A dramatic year in Chicago politics ends in one final dramatic flourish on New Year's Eve. Pro-LGBT Congressman Danny Davis drops out of the race to succeed Mayor Richard Daley and endorses Carol Moseley Braun, the former senator and veteran equality advocate.
Davis said he is endorsing Braun in the name of unity. "I'm proud that I will be here when Carol Moseley Braun becomes the next mayor," Davis said. "I come here tonight...to help prove unity is more than just a concept."
The announcement at Davis' West Loop headquarters came after African-American leaders met privately for days with the candidates in an attempt to unify behind a single contender who could improve the odds of an African-American winning the Feb. 22 election. Davis and Braun both had insisted Thursday that they would keep running for Chicago mayor. Then they met again today, leading to Davis' departure from the contest.
Last week saw the departure of outspoken anti-gay mega-church pastor and Illinois State Sen. James T. Meeks, who has called homosexuality "an evil sickness" and was the only black legislator voting against the recent landmark vote on civil unions.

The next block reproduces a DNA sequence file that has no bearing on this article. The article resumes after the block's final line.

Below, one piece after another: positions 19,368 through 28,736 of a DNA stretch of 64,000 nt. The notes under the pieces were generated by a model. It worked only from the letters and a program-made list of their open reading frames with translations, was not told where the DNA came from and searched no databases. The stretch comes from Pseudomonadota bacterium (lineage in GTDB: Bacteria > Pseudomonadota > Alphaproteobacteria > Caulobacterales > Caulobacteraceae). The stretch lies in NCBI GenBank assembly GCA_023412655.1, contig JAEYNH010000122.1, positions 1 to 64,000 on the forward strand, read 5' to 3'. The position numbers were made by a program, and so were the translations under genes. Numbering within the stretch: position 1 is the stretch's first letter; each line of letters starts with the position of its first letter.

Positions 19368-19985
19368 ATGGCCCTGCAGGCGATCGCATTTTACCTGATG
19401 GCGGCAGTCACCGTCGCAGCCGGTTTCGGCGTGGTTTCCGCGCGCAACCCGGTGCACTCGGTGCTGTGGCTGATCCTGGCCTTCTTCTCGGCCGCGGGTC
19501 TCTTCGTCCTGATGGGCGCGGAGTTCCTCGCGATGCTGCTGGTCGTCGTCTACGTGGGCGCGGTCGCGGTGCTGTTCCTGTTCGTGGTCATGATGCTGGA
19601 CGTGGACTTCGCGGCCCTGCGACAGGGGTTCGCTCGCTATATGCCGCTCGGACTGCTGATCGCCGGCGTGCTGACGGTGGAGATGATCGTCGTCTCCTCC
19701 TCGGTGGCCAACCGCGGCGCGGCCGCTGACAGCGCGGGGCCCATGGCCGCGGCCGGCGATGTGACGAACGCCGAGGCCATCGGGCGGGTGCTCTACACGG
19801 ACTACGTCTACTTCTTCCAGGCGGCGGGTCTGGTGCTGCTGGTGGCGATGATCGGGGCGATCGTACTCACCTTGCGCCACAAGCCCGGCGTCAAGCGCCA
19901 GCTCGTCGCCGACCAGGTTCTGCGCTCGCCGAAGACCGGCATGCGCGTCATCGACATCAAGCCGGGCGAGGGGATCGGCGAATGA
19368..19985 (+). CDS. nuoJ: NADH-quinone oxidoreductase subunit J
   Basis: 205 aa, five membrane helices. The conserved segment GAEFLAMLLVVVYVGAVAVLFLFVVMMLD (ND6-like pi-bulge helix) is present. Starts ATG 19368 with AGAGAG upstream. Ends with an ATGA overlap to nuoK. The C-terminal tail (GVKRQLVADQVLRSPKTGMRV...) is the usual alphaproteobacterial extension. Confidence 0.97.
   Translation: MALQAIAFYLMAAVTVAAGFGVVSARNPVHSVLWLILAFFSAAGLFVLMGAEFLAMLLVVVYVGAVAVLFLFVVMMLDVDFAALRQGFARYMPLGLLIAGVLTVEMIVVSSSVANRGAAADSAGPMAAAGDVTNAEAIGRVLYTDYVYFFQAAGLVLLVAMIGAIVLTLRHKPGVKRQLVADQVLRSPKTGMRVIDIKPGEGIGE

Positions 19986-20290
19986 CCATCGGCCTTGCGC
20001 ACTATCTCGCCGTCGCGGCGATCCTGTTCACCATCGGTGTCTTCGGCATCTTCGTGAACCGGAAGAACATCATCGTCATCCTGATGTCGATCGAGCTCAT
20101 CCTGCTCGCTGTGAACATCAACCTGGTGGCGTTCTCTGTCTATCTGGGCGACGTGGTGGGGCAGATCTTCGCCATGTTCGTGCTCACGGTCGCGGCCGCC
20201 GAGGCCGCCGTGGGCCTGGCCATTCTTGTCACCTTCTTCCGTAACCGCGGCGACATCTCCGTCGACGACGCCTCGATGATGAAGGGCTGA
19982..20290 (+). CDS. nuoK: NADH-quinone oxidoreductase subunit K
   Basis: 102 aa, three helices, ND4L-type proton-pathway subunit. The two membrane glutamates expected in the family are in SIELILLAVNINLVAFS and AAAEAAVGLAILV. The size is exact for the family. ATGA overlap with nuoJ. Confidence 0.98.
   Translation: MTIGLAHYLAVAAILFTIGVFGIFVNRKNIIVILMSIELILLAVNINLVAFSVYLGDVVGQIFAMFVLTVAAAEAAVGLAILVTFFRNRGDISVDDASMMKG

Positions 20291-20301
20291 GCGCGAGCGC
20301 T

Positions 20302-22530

Davis is a veteran progressive in Chicago politics and scores 100% by the Human Rights Campaign on LGBT issues. Davis opposed the Defense of Marriage Act, "Don't Ask, Don't Tell" and supports marriage equality. Davis endorsed and spoke at the National Equality March in October 2009.
In 1992, Braun became the first Black woman elected to the United States Senate. Braun has long been a champion of gay rights, was one of only 14 Senate votes to oppose DOMA in 1996 and also voted against DADT. In 2007, Braun was inducted into the Chicago Gay and Lesbian Hall of Fame as a Friend of the Community.
The mayoral field includes former White House Chief of staff Rahm Emanuel, former School Board President Gery Chico and City Clerk Miguel del Valle. Davis' departure clears the field for Braun to run as the Black consensus candidate. The Chicago Tribune adds the unspoken reality "is that black and white voters are still focused on race more than two decades after the late Harold Washington was elected the city's first African-American mayor."